- Published: 03 December 2018
College interviews are the chance for you to tell us why you’d be a great asset to the course. You can use it as an opportunity to find out more about the course, get a good feel for the college, and ask us any questions you may have.
Likewise, for us, it’s a great way to find out more about you, get an idea of what you want to do in the future, and to make sure the course is right for you.
Our interviews aren’t designed to catch you out - but they are important. This is your opportunity to shine and tell us how great you are. So being under prepared may mean that you run out of things to say and not give the best account of yourself.
So to help you avoid this, here are our top tips for helping you get interview ready.
Don’t be late
The old saying goes - first impressions are lasting impressions. Being late gives a bad first impression. Make sure you allow yourself plenty of time to get to your interview. It is better to be 20 minutes early than 20 minutes late. Plan how you’re going to get there and allow enough time in case of traffic or any delayed trains. That way you’ll have plenty of time to refresh yourself with what you’re going to say, rather than be flustered when you arrive.
“What should I wear?” is a question we get asked a lot. You need to look like you’re taking this seriously so try to dress in something smart, but also something you’re comfortable in. Smart jeans are ok – a vest and board shorts are a no. Another tip: If you have chosen a course that will require you to dress smartly, such as Business or Travel and Tourism, then you should make the effort to wear a shirt and smart trousers / skirt.
Remember to bring the important documents
We will have sent you a letter to let you know what important documents you need to bring. So make sure you double check you have these with you for your interview. If you’re studying an Art-based subject then we may have asked you to bring a portfolio of your work too. Forgetting these things will make you seem a bit unorganised.
Smile and be friendly
Even if you’re feeling a little nervous before your interview, smiling and being friendly will help to calm your nerves. Shake hands and make eye contact with your tutor when you meet them and things will work out just fine from then onwards.
Don’t be afraid to talk about yourself
We’re inviting you in for an interview to find more about you. Don’t be afraid to tell us why you love the subject you’ve chosen, where you’re hoping it will take you in the future, why you’re looking forward to studying with us, and what interests and hobbies you have.
We want to meet the real you and we’ll probably be able to tell if you aren’t being genuine. You don’t have to make up an elaborate reason about why you want to study your chosen subject or make up an unusual hobby to try and impress us. If you enjoyed the subject at school, then tell us. If you like to bake cakes at the weekend, then we’d love to hear about it. And if you have any questions – make sure you ask us!
Above all, try not to stress about the interview. The process isn't designed to catch you out. We’re excited to meet you and we really want to offer you a place on the course. We’ll be asking you questions about you, and you’re the best person to answer them - so this is going to be easy!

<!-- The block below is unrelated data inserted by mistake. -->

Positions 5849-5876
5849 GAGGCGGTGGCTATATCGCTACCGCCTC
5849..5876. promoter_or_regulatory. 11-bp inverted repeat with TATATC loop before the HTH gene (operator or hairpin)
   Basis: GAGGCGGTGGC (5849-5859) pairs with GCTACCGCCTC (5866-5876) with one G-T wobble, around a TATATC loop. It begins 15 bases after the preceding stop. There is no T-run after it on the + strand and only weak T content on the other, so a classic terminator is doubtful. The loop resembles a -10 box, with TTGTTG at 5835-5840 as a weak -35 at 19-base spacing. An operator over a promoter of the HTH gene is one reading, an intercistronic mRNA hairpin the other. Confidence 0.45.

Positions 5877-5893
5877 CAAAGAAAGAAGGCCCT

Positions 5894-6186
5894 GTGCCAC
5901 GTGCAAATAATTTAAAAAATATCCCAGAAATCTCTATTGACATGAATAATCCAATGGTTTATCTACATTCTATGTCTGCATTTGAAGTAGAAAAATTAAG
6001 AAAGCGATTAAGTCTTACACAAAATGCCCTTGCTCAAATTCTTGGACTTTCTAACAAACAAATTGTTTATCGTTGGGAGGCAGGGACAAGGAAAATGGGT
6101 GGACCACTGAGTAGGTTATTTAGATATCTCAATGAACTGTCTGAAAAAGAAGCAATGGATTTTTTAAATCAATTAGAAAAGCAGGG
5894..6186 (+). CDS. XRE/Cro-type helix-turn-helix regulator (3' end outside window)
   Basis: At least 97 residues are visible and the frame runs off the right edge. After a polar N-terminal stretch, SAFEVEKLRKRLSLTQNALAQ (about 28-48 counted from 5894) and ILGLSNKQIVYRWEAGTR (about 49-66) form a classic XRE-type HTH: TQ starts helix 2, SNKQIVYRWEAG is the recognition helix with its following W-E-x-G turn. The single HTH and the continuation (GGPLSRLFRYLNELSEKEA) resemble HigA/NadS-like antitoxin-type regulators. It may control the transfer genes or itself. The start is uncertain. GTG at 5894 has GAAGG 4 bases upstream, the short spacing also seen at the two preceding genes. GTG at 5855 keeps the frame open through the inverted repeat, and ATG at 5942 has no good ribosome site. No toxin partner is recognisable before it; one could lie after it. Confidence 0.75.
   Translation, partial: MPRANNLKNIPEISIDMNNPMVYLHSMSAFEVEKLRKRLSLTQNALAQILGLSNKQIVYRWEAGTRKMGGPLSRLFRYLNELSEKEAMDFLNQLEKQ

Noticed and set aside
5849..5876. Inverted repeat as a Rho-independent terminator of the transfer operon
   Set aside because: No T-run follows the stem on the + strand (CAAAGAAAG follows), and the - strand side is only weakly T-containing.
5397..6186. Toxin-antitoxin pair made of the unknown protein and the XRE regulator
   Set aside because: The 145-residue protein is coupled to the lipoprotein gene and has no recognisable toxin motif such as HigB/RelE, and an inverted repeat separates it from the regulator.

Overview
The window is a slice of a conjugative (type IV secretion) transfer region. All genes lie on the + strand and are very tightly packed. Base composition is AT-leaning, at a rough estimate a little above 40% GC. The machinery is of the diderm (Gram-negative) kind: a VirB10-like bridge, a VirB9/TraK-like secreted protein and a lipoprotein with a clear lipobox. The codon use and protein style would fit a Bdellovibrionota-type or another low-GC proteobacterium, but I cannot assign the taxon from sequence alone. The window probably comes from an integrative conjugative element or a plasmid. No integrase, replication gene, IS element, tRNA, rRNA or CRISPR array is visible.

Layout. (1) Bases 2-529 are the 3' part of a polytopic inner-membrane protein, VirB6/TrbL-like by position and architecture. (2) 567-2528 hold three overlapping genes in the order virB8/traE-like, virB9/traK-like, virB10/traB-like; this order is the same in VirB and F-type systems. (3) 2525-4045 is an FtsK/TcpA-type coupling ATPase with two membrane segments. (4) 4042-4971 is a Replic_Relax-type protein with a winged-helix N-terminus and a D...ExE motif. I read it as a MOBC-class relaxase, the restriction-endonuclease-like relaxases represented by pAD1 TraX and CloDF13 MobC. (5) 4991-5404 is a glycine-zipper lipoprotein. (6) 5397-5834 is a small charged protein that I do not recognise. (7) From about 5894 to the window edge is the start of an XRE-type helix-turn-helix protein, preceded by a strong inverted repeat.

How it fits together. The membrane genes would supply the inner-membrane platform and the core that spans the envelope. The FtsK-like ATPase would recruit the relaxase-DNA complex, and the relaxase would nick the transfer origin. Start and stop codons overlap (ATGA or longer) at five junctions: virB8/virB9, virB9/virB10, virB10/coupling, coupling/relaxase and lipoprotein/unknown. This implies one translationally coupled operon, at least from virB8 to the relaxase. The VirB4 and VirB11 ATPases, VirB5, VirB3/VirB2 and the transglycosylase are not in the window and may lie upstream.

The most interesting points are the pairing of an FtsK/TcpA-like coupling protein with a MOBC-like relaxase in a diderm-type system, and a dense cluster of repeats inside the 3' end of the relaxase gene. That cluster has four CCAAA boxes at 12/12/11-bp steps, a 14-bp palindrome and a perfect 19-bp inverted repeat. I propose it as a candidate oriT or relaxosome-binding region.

Good luck with your interview, we know you’ll be fine. But if you do need a little more help or advice before your appointment, then feel free to call our admissions team who will be happy to help: 030 300 39699
Just before you go…
...we may or may not be able to give you a few hints to what tutors may ask at your interview. We can’t give you too many clues, but why not prepare a few answers to questions like:
Why would you like to study here?
Show us that you’ve given some thought as to why you've applied. Perhaps you really enjoyed the Year 10 Taster Day or maybe you thought the facilities were great during our Open Evening, whatever it is, include this in your answer.
What are your career ambitions?
If you have an idea about what you’d like to do in the future then that’s great. But don’t worry if you don’t know yet. You won’t be the only one. So it’s fine to be honest and say you’re not sure – but you could include something like: “I’m not sure at the moment, but I see this course as a great stepping stone to helping me decide what I want to do next”.
What are your strengths and weaknesses?
This is a question that you may come across quite a lot in the next few years. You may be asked during your college interviews, most likely at university interviews, and most definitely during job interviews. You might be able to come up with a few strengths quite easily – hardworking, reliable, and so on. But what do you say when it comes to weaknesses? You don’t want to list all the things you’re bad at, but you could mention a few things that you would like to improve. For example, you may tend to go a little off topic when having a group discussion, but this is something you want to improve on.
Do you have any questions?
If you Google ‘interview tips’ almost all of the results will advise you to ask a question at the end of the interview. As we said in our opening line, use this as an opportunity to ask any questions you may have. This could be to find out what work experience opportunities are available, whether you will get to go on any course related trips during the year, or it could be about enrichment activities.